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Other X.Org Discussions At The Ubuntu 11.04 Summit

Ubuntu

Published on 28 October 2010 08:30 PM EDT
Written by Michael Larabel in Ubuntu
14 Comments

Two days ago we reported on what the graphics stack should look like for Ubuntu 11.04 in terms of its X.Org Server, Mesa / Gallium3D, and the open-source graphics driver versions to be deployed in this next Linux operating system release codenamed the Natty Narwhal. This though wasn't the only X-related discussion to take place at the Ubuntu 11.04 developer summit in Orlando this week, but there were other related topics discussed such as KMS configuration / quirk handling, the multi-monitor experience on the Ubuntu desktop, and multi-touch support. There were also talks aimed at Linaro / embedded Ubuntu on ARM platforms with regards to embedded GPU drivers and OpenGL ES support.

While the quality of the notes vary from session to session, information from these talks at the UDS Orlando event can be found by connecting to gobby.ubuntu.com from a Gobby 0.5 client for collaborative document editing / sharing.

In regards to X.Org configurations, Ubuntu developers are deciding how to handle the small percentage of desktop users where the out-of-the-box monitor experience is ideal with either the monitor(s) being set to the wrong resolution, no display at all, or similar problems. These problems are mostly attributed to monitor vendors that have models where the EDID (Extended Display Identification Data) is incorrect or even not supplied at all. Back when the open-source drivers relied on user-space mode-setting, affected users could use a variety of options within the xorg.conf to override values and handle quirks within the server. However, with kernel mode-setting that support is out the window.

To address these issues, Ubuntu developers will be investigating ways to make user-supplied EDID being writable at the kernel level, moving Intel driver power configurations and such to a sysfs interface, extending the GNOME Monitor Applet to support extra RandR modes, summarizing available quirks, and a proposal for a device tree node specifying the graphics quirk.

In terms of the Ubuntu multi-monitor experience, Ubuntu developers are trying to decide how to handle different use-cases. For instance, if a projector is connected to a laptop, should the output be automatically be enabled and set to clone mode for a presentation? What happens if no monitors are connected? What was suggested during the session was to default to clone mode when connecting a second monitor that defaults to the smaller head's resolution (though this is a limitation anyways for many X.Org drivers), allowing the user to specify monitor preferences, and a configurable hot-key for launching the display chooser.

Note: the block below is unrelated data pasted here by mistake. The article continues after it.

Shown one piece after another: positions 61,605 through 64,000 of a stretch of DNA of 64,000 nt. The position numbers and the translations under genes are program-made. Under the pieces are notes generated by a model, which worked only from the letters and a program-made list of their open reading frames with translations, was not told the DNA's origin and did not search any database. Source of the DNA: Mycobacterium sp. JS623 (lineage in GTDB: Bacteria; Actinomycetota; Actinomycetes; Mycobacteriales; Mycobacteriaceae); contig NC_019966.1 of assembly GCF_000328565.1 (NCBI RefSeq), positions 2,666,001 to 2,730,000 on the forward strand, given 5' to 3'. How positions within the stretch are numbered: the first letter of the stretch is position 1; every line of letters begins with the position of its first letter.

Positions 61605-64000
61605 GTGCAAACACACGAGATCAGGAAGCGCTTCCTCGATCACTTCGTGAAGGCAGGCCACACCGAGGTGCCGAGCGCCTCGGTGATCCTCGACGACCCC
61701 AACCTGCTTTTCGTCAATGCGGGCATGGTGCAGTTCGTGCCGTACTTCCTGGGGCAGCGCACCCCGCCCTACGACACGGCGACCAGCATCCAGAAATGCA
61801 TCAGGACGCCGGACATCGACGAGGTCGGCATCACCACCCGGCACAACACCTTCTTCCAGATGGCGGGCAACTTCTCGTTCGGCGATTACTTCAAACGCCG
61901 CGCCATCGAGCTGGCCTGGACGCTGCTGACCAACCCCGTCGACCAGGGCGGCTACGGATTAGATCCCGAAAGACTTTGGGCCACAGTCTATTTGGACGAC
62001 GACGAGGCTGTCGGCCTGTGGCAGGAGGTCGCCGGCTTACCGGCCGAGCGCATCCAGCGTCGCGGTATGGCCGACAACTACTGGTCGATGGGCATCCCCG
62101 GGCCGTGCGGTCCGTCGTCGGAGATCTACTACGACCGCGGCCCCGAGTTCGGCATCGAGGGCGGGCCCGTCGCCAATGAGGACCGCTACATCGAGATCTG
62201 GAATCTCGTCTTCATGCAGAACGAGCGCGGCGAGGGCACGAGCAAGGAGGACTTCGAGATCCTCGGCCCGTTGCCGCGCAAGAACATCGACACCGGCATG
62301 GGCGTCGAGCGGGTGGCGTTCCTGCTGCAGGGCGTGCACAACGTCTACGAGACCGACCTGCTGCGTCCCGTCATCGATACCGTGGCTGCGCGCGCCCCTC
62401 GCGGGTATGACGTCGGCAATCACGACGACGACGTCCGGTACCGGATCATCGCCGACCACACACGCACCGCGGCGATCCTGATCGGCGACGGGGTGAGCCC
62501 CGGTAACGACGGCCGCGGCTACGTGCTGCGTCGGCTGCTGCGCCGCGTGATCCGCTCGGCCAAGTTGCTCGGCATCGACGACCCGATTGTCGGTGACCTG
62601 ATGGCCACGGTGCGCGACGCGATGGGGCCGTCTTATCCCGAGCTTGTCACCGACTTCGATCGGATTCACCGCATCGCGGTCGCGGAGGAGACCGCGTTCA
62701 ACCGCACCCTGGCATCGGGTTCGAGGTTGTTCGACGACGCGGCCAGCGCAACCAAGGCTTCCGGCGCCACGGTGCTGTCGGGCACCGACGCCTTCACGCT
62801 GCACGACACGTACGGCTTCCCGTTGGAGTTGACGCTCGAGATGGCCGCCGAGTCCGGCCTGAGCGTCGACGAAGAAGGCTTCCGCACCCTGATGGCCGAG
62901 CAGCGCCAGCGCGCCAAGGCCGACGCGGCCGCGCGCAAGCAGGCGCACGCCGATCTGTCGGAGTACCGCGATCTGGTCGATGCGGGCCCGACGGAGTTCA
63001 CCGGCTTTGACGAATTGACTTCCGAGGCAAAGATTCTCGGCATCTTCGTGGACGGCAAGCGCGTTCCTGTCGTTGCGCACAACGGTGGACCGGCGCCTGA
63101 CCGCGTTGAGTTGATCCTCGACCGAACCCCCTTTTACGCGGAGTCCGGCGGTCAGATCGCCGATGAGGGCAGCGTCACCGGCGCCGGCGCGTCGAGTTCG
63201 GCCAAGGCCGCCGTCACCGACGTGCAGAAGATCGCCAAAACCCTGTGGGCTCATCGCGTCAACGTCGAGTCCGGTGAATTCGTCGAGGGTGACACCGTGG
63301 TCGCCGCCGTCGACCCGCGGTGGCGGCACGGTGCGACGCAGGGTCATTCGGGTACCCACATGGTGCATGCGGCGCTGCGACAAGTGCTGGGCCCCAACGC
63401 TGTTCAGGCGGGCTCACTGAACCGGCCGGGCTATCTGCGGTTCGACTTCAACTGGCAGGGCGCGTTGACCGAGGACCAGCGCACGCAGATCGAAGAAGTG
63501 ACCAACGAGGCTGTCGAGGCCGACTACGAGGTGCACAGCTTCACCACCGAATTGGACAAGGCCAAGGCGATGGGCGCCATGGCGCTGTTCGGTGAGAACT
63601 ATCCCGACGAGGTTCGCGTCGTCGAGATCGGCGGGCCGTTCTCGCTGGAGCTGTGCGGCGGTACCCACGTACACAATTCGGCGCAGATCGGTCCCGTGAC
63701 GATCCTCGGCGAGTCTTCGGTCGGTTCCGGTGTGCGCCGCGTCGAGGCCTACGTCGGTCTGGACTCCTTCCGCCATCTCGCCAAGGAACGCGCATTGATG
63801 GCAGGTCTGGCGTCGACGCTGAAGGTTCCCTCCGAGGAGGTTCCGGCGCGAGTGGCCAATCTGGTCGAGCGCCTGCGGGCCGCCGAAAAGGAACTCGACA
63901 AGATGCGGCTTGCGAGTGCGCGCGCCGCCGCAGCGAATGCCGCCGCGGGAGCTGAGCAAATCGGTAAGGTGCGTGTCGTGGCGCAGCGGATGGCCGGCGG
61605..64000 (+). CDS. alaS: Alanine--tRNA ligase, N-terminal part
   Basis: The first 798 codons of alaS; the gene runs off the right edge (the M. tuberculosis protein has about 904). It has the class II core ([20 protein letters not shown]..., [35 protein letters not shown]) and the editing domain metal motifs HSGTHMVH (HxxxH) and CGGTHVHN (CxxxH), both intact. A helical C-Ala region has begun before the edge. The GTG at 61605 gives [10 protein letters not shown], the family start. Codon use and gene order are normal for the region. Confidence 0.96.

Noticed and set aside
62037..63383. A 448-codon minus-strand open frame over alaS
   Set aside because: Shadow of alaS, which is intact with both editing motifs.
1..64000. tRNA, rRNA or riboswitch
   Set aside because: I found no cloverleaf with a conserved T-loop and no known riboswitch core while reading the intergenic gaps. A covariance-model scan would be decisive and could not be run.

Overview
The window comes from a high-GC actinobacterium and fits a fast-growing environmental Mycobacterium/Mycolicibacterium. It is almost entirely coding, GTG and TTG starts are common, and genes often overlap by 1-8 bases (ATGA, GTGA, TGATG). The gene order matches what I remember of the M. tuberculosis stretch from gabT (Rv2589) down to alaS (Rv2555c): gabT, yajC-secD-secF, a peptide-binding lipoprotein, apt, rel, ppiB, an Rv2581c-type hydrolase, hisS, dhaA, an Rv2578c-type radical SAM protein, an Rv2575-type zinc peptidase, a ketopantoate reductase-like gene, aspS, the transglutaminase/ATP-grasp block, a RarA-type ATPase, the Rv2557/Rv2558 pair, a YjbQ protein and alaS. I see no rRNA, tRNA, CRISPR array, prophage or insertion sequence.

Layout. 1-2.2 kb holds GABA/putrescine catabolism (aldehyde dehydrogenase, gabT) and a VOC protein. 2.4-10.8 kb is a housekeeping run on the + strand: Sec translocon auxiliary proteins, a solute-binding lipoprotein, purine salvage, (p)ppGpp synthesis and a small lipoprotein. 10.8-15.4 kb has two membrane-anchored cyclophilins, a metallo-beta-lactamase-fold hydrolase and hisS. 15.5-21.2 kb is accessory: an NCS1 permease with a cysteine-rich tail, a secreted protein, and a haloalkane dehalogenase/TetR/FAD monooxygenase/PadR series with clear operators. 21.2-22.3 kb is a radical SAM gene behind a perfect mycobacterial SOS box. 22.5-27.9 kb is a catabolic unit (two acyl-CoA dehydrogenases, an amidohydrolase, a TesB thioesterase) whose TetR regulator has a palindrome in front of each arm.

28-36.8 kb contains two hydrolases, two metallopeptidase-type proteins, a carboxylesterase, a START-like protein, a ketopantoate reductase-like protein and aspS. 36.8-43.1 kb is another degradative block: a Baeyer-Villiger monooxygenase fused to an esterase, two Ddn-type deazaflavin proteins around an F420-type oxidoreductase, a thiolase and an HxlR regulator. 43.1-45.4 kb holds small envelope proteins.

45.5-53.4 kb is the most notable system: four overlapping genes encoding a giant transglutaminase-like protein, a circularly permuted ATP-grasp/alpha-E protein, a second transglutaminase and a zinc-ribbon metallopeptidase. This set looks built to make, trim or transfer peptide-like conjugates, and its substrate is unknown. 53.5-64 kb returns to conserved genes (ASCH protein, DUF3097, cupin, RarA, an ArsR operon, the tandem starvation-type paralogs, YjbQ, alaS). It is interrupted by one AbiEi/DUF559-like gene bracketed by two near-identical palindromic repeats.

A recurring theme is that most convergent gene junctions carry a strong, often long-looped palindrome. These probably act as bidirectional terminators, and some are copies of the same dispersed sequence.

There are also multi-monitor problems to be explored upon monitor disconnection, dialogs being displayed on secondary displays, Ubuntu's Unity defaulting to the left-most monitor to be primary, and no display heads being connected to the GPU will cause the xorg-server initialization to fail.

For those connecting to the Ubuntu Gobby server to read all of the notes in full on these discussions, some of the documents worth checking out include: multimedia-desktop-n-xorg-multi-monitor-experience (the multi-monitor support), multimedia-dx-n-xorg-and-mt (state of X and Multi-Touch with X Input 2.1, UTouch, etc), multimedia-arm-n-gles-in-ubuntu (OpenGL ES for Ubuntu on ARM), and multimedia-desktop-n-xorg-general-planning (the general X.Org talk we commented on two days ago).

About The Author
Michael Larabel is the principal author of Phoronix.com and founded the web-site in 2004 with a focus on enriching the Linux hardware experience and being the largest web-site devoted to Linux hardware reviews, particularly for products relevant to Linux gamers and enthusiasts but also commonly reviewing servers/workstations and embedded Linux devices. Michael has written more than 10,000 articles covering the state of Linux hardware support, Linux performance, graphics hardware drivers, and other topics. Michael is also the lead developer of the Phoronix Test Suite, Phoromatic, and OpenBenchmarking.org automated testing software. He can be followed via and or contacted via .
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